My 2017 started with something most people take for granted: a full breath of air. I grew up with asthma then grew out of it in my late teens. In my twenties when I lived in Germany, it returned. Yet again, it waned. This past summer it came back with a vengeance. Making me gasp for air at its worst and giving me eighty percent of a full breath at its best, I battled asthma as I climbed the Dolomites in September only to return home and land a nasty bout of bronchitis on top of the asthma. Will it wane again?
For the last few days of December in 2016, we left the cold, dry air of Chicago for the warm, humid air of Florida. With each passing day I felt the inflammation recede and the air dash into areas of my lungs that haven't seen fresh air for a long time. I'm hoping asthma leaves me be again as it's done in the past.
Working on half capacity of air means stairs go slower, speaking is tougher, and a good, solid effort on the bike is usually out of reach. The sound of someone wheezing and hacking for air makes other people nervous, too. I feel gaunt, pale, and blue-lipped like Doc Holliday in the movie Wyatt Earp.
The medication I've taken over the years is almost as bad as asthma itself. It causes hormonal changes, nightmares, racing heart rates, weight gain and a suppressed immune system. A day in the life on these medications can be like a drug company advertisement - it helps one problem but may cause a gazillion other afflictions only almost as bad as not being able to breathe. Ask a doctor if breathing is right for you.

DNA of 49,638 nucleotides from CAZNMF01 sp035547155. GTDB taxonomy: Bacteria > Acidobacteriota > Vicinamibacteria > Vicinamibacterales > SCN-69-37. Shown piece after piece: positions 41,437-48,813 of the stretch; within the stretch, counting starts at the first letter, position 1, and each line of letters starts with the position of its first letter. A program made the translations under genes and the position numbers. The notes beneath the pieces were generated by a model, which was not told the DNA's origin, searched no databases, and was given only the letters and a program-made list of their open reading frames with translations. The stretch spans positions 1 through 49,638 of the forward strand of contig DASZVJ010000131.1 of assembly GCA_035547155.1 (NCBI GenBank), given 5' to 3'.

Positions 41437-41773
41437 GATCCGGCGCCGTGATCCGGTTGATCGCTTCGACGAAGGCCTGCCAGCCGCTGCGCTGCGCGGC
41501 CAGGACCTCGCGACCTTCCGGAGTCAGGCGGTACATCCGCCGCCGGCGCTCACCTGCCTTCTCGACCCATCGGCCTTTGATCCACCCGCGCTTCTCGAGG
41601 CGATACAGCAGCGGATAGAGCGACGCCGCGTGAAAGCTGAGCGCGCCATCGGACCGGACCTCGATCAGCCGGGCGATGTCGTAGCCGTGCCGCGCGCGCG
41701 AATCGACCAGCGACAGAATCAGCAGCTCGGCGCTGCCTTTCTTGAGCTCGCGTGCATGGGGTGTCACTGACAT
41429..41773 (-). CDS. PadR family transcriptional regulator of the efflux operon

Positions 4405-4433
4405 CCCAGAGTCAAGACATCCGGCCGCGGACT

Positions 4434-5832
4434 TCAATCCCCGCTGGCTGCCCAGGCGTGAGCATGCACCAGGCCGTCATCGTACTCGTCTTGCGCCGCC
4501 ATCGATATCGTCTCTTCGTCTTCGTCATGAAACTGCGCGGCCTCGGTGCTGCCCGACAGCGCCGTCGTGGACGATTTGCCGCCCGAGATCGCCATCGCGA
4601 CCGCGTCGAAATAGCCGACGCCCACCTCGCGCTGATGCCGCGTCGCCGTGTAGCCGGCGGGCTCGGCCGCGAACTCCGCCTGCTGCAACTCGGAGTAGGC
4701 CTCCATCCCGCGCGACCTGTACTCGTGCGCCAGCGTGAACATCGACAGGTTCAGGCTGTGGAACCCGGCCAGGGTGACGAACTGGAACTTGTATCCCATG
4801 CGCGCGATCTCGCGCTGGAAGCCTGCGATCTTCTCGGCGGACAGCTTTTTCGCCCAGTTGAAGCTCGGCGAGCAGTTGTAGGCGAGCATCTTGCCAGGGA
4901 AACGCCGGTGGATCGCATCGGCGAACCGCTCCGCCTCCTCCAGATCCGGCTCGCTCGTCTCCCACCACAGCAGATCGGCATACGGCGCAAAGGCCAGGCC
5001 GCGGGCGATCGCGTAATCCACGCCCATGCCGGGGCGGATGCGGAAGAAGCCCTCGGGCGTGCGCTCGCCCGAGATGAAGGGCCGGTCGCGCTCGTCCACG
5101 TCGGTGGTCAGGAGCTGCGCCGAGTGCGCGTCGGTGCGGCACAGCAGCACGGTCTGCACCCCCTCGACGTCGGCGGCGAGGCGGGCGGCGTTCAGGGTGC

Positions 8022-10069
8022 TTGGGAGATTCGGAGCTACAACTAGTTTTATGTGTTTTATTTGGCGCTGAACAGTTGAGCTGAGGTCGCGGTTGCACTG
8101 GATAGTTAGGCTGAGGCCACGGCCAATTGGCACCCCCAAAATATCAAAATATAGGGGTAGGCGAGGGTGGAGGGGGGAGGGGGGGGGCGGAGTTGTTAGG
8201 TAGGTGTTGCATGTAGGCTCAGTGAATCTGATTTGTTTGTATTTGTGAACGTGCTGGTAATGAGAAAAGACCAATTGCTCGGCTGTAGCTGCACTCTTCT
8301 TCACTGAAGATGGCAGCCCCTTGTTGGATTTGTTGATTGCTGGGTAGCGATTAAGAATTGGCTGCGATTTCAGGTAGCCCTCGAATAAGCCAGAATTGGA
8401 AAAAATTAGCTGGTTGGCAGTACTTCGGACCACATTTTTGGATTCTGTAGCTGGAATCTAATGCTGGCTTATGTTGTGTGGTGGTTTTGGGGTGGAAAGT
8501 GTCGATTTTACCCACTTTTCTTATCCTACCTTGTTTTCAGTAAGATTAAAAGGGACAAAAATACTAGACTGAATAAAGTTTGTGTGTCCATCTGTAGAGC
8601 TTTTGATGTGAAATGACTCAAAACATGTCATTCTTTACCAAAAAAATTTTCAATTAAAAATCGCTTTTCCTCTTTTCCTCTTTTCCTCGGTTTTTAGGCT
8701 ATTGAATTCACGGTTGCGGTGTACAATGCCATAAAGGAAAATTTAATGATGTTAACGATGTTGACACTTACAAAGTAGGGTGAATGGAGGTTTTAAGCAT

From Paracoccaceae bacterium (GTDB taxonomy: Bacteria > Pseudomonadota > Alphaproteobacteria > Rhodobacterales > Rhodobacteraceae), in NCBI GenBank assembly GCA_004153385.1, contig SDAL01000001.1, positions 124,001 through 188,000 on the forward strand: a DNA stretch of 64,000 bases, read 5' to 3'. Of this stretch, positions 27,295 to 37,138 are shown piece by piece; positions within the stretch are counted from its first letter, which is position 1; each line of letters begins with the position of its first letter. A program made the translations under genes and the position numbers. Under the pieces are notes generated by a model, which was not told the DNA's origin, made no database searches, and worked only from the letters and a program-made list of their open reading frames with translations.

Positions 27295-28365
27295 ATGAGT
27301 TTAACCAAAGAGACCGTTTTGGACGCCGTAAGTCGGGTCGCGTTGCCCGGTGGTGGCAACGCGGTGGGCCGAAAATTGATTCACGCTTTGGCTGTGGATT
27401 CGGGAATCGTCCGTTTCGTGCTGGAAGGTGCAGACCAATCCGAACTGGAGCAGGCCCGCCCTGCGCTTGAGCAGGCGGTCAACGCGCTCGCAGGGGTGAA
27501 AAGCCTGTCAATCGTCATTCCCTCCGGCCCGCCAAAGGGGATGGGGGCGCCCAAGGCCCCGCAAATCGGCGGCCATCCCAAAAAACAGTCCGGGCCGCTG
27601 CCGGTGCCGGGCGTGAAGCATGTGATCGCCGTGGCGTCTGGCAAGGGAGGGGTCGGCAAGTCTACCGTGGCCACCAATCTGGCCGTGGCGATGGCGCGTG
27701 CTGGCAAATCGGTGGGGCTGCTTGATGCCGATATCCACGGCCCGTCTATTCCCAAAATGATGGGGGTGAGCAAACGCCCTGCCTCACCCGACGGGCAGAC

All kinds of athletes suffer what's called exercise-induced asthma. One particular fella, Bradley Wiggins, has caught flack for taking medications to help him breathe better. Popular opinion assumes he's enhancing his performance, however marginally, with the medications that also suppress his immune system, make him gain weight, and deteriorate his good rest.
Maybe Wiggins was looking for a leg up. Clean racing in the pro peloton definitely has its work cut out for it. What I know is that, without understanding how much of a deficit not being able to breathe properly puts on an athlete, it's irresponsible to judge or punish someone for trying to get a lungs-full of air. In my experience, asthma medication doesn't enhance performance, it makes any performance at all possible. I don't see that conversation happening out there.
As for my own racing, well, I missed the entirety of the cyclocross season this year. I'm more cyclist than racer so no one was missing me on the podium, but the 'cross season in Chicago is a great way to cap off the year before the Long Winter sets in. I was bummed not to be out there cheering on my team mates, and snapping my fair share of course tape.
I'm hoping this latest bout with breathing issues continues to wane. Breathing makes me hopeful and when I'm hopeful I plan. When I plan, I execute. What a great way to recalibrate after such a busy and complex 2016 - with the basics. Inhale, then exhale. Simple. Normal. Nothing more, nothing less.